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To host or not host? To Cloud or not to Cloud? For business phone and communications, today's marketing sources overwhelmingly push hosted, or Cloud solutions, and the number of organizations using these rises each year. Likely you are already in some respects a Cloud technology user. If you currently use Google docs or Dropbox, or marketing portals like Mailchimp, Constant Contact, HubSpot, or Salesforce.com, these are all Cloud-based services. So what does a hosted or Cloud phone system mean for your business, and what factors weigh in on your decision to accept it or not?
The hosted or Cloud phone system is where your telecommunications provider houses the majority of the equipment separate from your location and handles your technological needs and resources. Workers' desk phones are connected back to a router that is housed on your location, but most of the digital work on the back end, including call routing and features are handled by servers located at your provider's location. This can relieve some of the upfront cost because it requires less hardware on-site at your location, making it an attractive solution for smaller companies that are looking for a low initial cost business phone solution. Larger companies which wish to use an OpEx model for communications funding also benefit from this.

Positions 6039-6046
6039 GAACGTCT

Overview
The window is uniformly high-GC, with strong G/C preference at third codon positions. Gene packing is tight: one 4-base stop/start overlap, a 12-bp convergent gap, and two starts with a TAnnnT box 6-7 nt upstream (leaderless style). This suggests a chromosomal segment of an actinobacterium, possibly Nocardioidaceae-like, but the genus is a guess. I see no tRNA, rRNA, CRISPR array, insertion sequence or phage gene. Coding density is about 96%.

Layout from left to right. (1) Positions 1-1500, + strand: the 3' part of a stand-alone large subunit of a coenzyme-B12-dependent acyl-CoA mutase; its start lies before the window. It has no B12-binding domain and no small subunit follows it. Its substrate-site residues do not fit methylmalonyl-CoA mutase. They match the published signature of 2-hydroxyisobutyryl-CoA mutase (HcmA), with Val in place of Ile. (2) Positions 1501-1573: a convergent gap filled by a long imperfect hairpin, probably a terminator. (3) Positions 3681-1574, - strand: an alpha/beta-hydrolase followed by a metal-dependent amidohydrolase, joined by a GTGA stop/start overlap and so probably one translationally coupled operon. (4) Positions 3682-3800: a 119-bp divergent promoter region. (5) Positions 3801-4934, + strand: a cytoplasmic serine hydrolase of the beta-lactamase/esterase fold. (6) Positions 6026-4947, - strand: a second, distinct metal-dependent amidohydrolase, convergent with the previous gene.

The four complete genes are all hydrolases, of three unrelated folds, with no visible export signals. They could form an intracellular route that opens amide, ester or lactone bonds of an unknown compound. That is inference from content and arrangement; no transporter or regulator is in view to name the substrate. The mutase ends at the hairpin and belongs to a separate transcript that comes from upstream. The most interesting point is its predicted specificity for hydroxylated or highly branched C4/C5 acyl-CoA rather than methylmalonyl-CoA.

Furthermore, your business get the benefits of low internal IT support requirements, because the service provider is responsible for the majority of this management. Upgrades to the system are also made automatically. Additional features, like fax services, transcribing voicemail, etc. can be more readily made available via the solution provider.
While these benefits make it hard to pass on a hosted solution, there are potential disadvantages of which organizations need to be aware. The first is your basic Internet connection, or bandwidth between your office and your telecommunication provider's location. If the bandwidth is not large enough or securely dedicated and managed, the call quality could become rather inferior.
The reliable uptime of the hosted system, the ease of obtaining user support and effecting changes depends even more heavily on the hosted service provider. With some providers, this could be a good thing. With others, perhaps not so good. Staying on the bright side, though, there are providers who excel at reliability and uptime for their phones, and are transparent in reporting on it. Some service providers also make it easy for users to get support, even putting a "Help" button right on each user's phone set.
In the end, two important factors in your decision to go hosted or not go hosted should include 1) the preference of an OpEx or CapEx model for the life of your phone system, and 2) the balance of how much you want to manage internally vs. dependence on an external provider. If you're still not sure which path you want to take, here is more information on a solution that can take you either way, Cloud or on-site, or even a hybrid balance of both!